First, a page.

Next step is to create an Azure AD application and service principal that enables our service broker to get an access token that allows it to perform the required operations. The service principal will be assigned to the role we just defined.

I chose to create the AAD application from the Azure portal and the result is an application named Azure Storage Service Broker with client id b2213c77-9d93-474b-9b7f-89a1f0040162:

AAD app

Next we generate a client secret that, together with the client id, allows the service broker to authenticate for this AD application using the standard OAuth 2.0 client credentials grant flow.

AAD app secrets

Finally we assign the service principal that corresponds to the Azure AD application to the role we created earlier:

az ad sp list --display-name 'Azure Storage Service Broker' | jq '.[0].objectId'
az role assignment create \
--assignee-object-id 5afa5a58-fa38-4122-a114-34b989ed88b4 \
--role 'Azure Storage Service Broker'

First we list all service principals with the name Azure Storage Service Broker and get the object id of the first result. Next we assign the Azure Storage Service Broker role to this principal.

We have now done all the preparatory work on the Azure side, back to our service broker application.

Azure REST API authorization

The first thing we need to worry about is getting the proper authorization for performing all desired operations. For this we use the Microsoft Authentication Library for .NET (MSAL). MSAL lets us acquire tokens from Azure AD using the OAuth 2.0 client credentials flow via the ConfidentialClientApplication class:


We need a number of settings, most of which are defined in the Azure AD app we created earlier. Here's an overview of them (from a Cloud Foundry user-provided service which we will use later):

Azure AD authentication

The following settings are necessary to be able to get an authorization token (via client credentials flow) from Azure AD that grants the bearer the permissions we defined earlier in our custom role:

  • client_id: the id of the Azure AD application (OAuth 2.0 Client Identifier)
  • client_secret: a secret shared between Azure AD and our service broker (OAuth 2.0 Client Password)
  • instance and tenant id: together form the base url for the OAuth 2.0 token endpoint, in this case: (Oauth 2.0 Token Endpoint)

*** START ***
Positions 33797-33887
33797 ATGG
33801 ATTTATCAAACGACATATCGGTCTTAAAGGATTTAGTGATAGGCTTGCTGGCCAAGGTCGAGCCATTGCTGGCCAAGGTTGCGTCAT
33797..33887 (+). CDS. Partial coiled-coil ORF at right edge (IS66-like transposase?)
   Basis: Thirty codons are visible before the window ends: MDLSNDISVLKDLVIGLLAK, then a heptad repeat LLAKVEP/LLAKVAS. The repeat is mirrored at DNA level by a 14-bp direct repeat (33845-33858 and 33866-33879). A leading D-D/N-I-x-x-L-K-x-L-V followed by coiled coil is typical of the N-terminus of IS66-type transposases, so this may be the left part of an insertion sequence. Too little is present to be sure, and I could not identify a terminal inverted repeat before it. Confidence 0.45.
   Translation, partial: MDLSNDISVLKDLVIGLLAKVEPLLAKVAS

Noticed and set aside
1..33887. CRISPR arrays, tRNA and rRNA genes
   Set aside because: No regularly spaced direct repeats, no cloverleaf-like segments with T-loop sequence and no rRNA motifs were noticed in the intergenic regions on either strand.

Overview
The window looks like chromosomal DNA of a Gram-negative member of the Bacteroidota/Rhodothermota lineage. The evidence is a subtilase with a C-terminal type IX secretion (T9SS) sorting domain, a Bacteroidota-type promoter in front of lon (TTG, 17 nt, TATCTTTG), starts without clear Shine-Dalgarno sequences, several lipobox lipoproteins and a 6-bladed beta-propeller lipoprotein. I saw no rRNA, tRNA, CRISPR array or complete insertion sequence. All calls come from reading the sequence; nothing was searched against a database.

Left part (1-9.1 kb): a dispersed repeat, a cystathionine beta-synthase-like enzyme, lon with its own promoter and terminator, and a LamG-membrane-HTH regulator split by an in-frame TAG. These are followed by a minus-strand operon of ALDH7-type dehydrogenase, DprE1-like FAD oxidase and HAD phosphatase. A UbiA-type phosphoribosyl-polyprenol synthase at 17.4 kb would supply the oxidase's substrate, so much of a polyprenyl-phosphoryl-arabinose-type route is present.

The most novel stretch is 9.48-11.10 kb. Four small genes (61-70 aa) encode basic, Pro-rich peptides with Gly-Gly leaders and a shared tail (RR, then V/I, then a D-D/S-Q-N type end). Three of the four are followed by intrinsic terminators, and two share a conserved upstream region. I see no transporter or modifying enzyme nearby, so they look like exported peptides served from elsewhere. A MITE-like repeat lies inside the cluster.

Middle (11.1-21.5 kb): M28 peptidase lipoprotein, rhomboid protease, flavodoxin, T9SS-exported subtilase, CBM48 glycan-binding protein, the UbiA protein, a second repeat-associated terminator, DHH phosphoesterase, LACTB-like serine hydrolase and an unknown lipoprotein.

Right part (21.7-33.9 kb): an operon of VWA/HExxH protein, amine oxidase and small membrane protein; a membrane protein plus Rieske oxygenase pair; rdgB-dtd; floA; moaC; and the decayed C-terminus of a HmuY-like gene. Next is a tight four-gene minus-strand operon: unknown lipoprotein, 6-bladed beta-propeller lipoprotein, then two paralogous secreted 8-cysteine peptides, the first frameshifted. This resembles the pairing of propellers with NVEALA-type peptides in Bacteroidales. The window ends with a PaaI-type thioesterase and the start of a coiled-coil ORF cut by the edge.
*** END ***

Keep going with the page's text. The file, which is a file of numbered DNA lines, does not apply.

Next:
• redirect_uri: is a relevant part of the OAuth 2.0 spec but not for the client credentials flow so we can enter any valid URI we like here (null is not accepted)

Azure REST API operations

Every Azure operation has a corresponding REST API call. For the purpose of our service broker I wrote a small Azure REST API client library containing the operations we need. I made use of IHttpClientFactory to create typed HTTP clients, as described here.

The library has one entry point AddAzureServices for adding all client middleware dependencies:


One example dependency that is added to the service collection is a typed http client for accessing Azure Storage:


We add a typed http client that implements the interface IAzureStorageClient and set the base address for accessing the Azure REST API. Besides, we add a [DelegatingHandler][22] implementation that fetches an authorization token and sets it on every request.

Back to the service broker

With all the plumbing out of the way we can finally implement a service broker that provisions Azure Storage accounts. Let's take the provisioning step as an example. All code samples below are from the ServiceInstanceBlocking.ProvisionAsync method (see the first blog post for details on this method).


The first step is to determine the name of the resource group, a combination of org and space GUID. Next, we create the resource group if it does not exists:


Note that we apply some tags to the resource group to be able to link it back to our Cloud Foundry environment. The final step is to create the Azure Storage account itself. A lot of the properties are hard-coded for now: location is always westeurope, the SKU is Standard_LRS, etc. In a later blog post we will see how to parameterize these properties.


Again we provide some tags that we use to link Azure resources to CF service instances.

Service broker configuration

The new service broker needs a bit of configuration to be able to authorize and perform operations. There are a number of ways to provide this configuration:

  • in appsettings.<env>.json but now we have to push stuff to source control that probably varies per environment